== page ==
Table 4 Diet overlap (according to Pianka, 1974) of all fish analyzed in pools of the PBR during 2010. Values in bold represent biologically significant niche overlapping (according to Langton, 1982) in permanent pools while parenthesis represents those overlapping values in semi-permanent pools. Overlap range: High (> 0.6), intermediate (0.4 - 0.6) or low (< 0.4) (Grossman, 1986). 

Species C. urophthalmus A. aeneus T. meeki P. velifera P. mexicana G. yucatana C. salvini O. niloticus
Paraneetroplus melanurus 0.17 0.17 0.08 0.18 0.94 0.2 0.19 0.17
Oreochromis niloticus 0.99 0.53 0.29 0.99 0.46 0.48 0.96 -
Cichlasoma salvini 0.97 0.52 0.31 0.99 0.44 0.67 - -
Belonesox belizanus 0.41 (0.02) 0.32 - - - -
Rocio octofasciata 0.09 0.34 0.92 0.97 - 0.1
Garmanella pulchra - - - (0.99) -
Gambusia yucatana 0.51 (0.87) 0.22 0.75 0.47
Poecilia mexicana 0.45 (0.69) 0.16 0.72
Poecilia velifera 0.69 0.44 0.74 -
Thorichthys meeki 0.52 0.43 -
Cichlasoma urophthalmus - 0.88
Petenia splendida 0.90

Discussion

The analysis of fish stomachs showed that fish in pools of the PBR use a wide variety of food sources, especially detritus, aquatic insects and terrestrial invertebrates, plants, gastropod, and fish remains. Most species associated to permanent waters showed a specialized diet with a generalist tendency in ephemeral pools, in which fish take advantage of changing prey abundance. An interesting condition was observed in fish species present in both types of water bodies which exhibited opposite diet and trophic classification. This suggests that fish in pools of the PBR can modify their diet based on variations of food sources and prey abundance. This diet modification appears to be driven by pool hydrology, particularly in SP pools (see Winemiller & Jepsen, 1998). For instance, in a previous study at the same pools, aquatic invertebrate abundance was analyzed. P pools showed an average abundance of 66 ind./m2 while in SP pools 48 ind./m2 as well as different community composition (Hinojosa-Garro et al., 2009). As result, variations in prey abundance between pools were also observed in fish diet composition. Species present in SP pools almost always had empty stomachs and lower relative fullness values, suggesting a lower food base, compared to P pools, in which fish stomachs were almost twice as full and had a constant feeding pattern. Despite variations in pool hydrology and seasonality, detritus was the main item in all fish diets, followed by aquatic insect and terrestrial invertebrates. Detritus, which includes particulate organic matter, mud and epiphytic algae, is extremely abundant in most areas of the reserve, particularly in P waters (Vega-Cendejas & Arreguín-Sánchez, 2001). As a result, detritivorous fish species were well represented in both habitats, with the highest diet overlap. This important source of energy can enhance community efficiency, being a prime source in the food chain and can also enhance epibenthic resources which will also be included in the fish diet (Catella & Petrere, 1996; Vaz et al., 1999). Aquatic insects and terrestrial invertebrates were the second most frequent items in fish diets. In SP pools, terrestrial insects and invertebrates were present in fish diets, whereas fish in P pools showed more affinity for aquatic invertebrates. The presence of Odonata, Diptera, and Heteroptera might relate to their high abundance in these water bodies (Hinojosa-Garro et al., 2009). INB values suggest that fish that inhabit SP pools use the most food sources available (e.g., terrestrial invertebrate and crustaceans), which results in higher values, and they might respond to fluctuations in food abundance and type (Crowder & Cooper, 1982), as do Cichlids and Characids. Conversely, in P pools, Cichlids in general showed lower INB values, probably as a result of a more specialized feeding strategy, which is an outcome of a wider variety of food sources being available, particularly for items such as fish and plant remains, gastropod and aquatic insects (Hinojosa-Garro et al., 2009). Previous studies in Central America showed that neotropical Cichlids experience a diet shift based on water hydrology, ranging from algae and detritus, to insects, crustaceans, and fish (Eaton, 1943; Winemiller et al., 1995; Valtierra-Vega & Schmitter-Soto, 2000; Waltzek & Wainwright, 2003). In our study fish described opposite trophic habits based on pools hydrology, with a tendency of specialist feeders in P pools while generalist feeders in SP pools. Although this condition is unusual in seasonal habitats, it has been observed in some studies carried out in tropical ponds and streams a diet specialization - steady low INB values between seasons - and low omnivorous species, despite the use of a wide range of food items, as result of steady food sources and low variation between seasons (Novakowski, et al., 2008; Mazzoni et al., 2010; Schneider et al., 2011). The absence of seasonal variation and the predominance of autochthonous items in the fish diet are probably associated to permanent waters which will enhanced aquatic flora and fauna. A similar condition was observed in P pools in which fish exhibit low INB values and variation in items proportion between seasons, with an opposite condition in SP pools. In dry periods fish inhabiting P pools use more detritus and plants/fish remains while in SP pools detritus and fish remains. In the rainy season P pools fish showed a different feeding pattern using plants remains, gastropod and algae while aquatic insects and terrestrial invertebrate in SP pools; probably as result of allochthonous inputs. Thus, seasonality enhances prey variations in pools, particularly in those ephemeral, which influence the number of food sources and their proportion in fish diet of PBR (see Winemiller, 1990; Silva et al., 2012). Nonetheless, the Cichlid diet composition in the peninsula might be much more dynamic than has been described in other tropical regions (Winemiller et al., 1995; Waltzek & Wainwright, 2003). For example, T. meeki in lagoons of Quintana Roo was described as planktivorous (Navarro-Mendoza, 1988; Valtierra-Vega & Schmitter-Soto, 2000), in contrast to our findings, suggesting that fish species from this family cope with variations in habitat type by modifying their feeding strategies on a regional scale. For instance, the only Cichlid (R. octofasciata) that was present in both types of habitats fed selectively on Diptera in P pools, and switched to Arachnida in SP pools. In the same study, C. salvini was described as feeding on Copepods, Chironomids and Ostracods (Valtierra-Vega & Schmitter-Soto, 2000), whereas we observed a diet mainly comprised of detritus and aquatic insects. Thus, Cichlids are very adaptable and appear to alter main items in their diet on a regional scale, mainly based on available food sources. Alternatively, Poeciliidae showed contrary feeding strategies between pools. Fish in P pools exhibited a generalist pattern, using a wide range of food sources (e.g., G. yucatana and P. mexicana) from algae to fish remains, whereas in SP pools they became specialists, feeding mainly on aquatic insects and detritus. Fish in this family are well adapted to water conditions in the peninsula (Miller, 2009). Gibb et al. (2008) observed that poeciliids have developed jaw adaptations that are likely to enhance performance when feeding on attached or encrusted food items. This might explain the differences in feeding behavior and habits compared to the other taxonomic group found. Cyprinodontid showed a high affinity for detritus, as has been reported for other similar shallow water bodies of the Yucatan peninsula (Miller, 2009). Feeding overlaps between species were common in P pools and most were biologically significant (according to Langton, 1982), with intermediate and high interactions. These extensive overlaps were probably associated with the high abundance of common prey used by fish, particularly in P pools. It has been observed in similar systems, that a food type that is widely and continually available can favor non-restrictive trophic specialization (Silva et al., 2012), which agrees with INB results, in which species showed lower values as a feeding strategy, particularly in P pools. Furthermore, high values of diet overlap (>0.6) were observed among detritivorous species (homogeneous diets). Intermediate values were obtained mainly for pairs of species that consumed more than one type of food resource (with a dominance of one or two types). In contrast, fish in SP pools described intermediate-low overlap values (<0.4), based on the use of more food sources available in this habitat, which in turn resulted in higher INB values.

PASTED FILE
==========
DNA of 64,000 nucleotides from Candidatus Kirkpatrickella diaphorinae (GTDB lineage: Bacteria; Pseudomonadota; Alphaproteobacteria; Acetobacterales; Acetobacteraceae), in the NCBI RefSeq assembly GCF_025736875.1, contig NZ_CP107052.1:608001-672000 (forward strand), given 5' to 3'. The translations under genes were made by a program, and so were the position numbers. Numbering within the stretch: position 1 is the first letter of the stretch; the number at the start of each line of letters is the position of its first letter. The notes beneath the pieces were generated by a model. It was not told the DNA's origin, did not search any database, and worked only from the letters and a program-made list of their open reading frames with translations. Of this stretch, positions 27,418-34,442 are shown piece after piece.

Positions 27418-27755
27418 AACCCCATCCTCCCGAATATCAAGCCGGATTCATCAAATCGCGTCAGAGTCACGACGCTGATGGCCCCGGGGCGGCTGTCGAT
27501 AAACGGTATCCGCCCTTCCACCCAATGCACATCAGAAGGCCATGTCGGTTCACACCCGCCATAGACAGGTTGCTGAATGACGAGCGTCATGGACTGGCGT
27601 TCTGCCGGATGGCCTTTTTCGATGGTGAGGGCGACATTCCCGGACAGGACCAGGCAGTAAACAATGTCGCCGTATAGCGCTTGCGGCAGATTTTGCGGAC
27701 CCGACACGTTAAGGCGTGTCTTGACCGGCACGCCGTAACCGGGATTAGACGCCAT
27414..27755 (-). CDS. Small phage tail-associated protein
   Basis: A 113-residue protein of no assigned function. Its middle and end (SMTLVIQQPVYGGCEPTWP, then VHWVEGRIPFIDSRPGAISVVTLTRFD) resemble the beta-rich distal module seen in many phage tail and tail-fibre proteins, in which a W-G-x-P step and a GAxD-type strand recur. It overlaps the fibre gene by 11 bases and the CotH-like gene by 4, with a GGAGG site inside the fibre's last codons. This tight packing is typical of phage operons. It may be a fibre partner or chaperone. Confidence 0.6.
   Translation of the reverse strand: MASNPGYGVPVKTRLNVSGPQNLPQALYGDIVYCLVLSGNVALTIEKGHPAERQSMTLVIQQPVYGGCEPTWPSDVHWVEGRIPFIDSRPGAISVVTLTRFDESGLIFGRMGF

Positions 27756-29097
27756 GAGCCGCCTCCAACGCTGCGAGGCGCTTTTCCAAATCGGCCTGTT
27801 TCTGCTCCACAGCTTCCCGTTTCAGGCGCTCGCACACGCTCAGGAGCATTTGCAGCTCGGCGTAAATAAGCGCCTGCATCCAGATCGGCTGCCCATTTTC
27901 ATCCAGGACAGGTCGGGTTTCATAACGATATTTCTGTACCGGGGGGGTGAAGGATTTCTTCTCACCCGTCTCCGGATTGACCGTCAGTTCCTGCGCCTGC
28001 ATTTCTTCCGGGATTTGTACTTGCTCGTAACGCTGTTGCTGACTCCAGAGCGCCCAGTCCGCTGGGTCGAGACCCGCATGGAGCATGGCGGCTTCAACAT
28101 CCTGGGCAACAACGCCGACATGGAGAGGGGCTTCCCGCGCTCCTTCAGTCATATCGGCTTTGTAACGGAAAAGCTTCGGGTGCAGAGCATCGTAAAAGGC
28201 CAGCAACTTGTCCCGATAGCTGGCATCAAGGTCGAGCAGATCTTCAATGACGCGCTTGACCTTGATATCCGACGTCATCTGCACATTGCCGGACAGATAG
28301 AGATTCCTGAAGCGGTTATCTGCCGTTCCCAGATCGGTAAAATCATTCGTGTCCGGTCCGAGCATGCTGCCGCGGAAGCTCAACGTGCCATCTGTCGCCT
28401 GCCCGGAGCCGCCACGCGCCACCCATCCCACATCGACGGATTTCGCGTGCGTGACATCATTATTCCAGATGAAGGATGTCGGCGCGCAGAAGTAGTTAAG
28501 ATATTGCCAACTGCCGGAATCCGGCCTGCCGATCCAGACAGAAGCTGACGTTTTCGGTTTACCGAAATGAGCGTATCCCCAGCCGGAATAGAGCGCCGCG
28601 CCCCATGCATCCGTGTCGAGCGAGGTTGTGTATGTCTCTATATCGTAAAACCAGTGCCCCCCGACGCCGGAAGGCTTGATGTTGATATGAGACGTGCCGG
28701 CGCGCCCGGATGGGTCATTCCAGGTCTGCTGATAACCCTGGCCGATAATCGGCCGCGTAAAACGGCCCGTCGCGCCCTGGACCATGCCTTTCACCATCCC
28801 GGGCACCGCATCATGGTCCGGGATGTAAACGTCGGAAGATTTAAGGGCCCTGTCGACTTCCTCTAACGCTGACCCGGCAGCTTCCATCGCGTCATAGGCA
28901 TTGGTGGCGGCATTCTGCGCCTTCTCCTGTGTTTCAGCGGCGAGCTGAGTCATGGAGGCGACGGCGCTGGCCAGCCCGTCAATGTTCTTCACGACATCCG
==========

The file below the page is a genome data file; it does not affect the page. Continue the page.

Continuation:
The results, therefore, show that for these coastal freshwater wetland species, coexistence and trophic conditions appear to depend on pools hydrology, as result of food sources (e.g., prey richness and abundance) promoting variations in fish feeding habits on a regional scale (diet specialization), compared with other P water bodies in the Yucatan peninsula. Our results contribute to a better understanding of whether fish diets are based on pool hydrology in tropical wetlands, which constitutes the baseline for further studies involving freshwater fish species conservation in the PBR, but also in the Yucatan Peninsula. Results also emphasize the importance of shallow pools for fish species distribution in wetlands of the Yucatan peninsula, an area with lack of information about freshwater fish biology.

Acknowledgments

We are grateful to Adriana M. Burgos Chan, Manuel Magaña Cohuo, José Tucuch May, and Ricardo Góngora Chin for their help during the fieldwork. We thank the Petenes Reserve warden, César Romero Herrera, for allowing us to work in the PBR. This study was funded by the Programa del Mejoramiento de Profesorado (PROMEP 103.5/10/0674), Mexico.

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Received: December 13, 2012; Accepted: August 19, 2013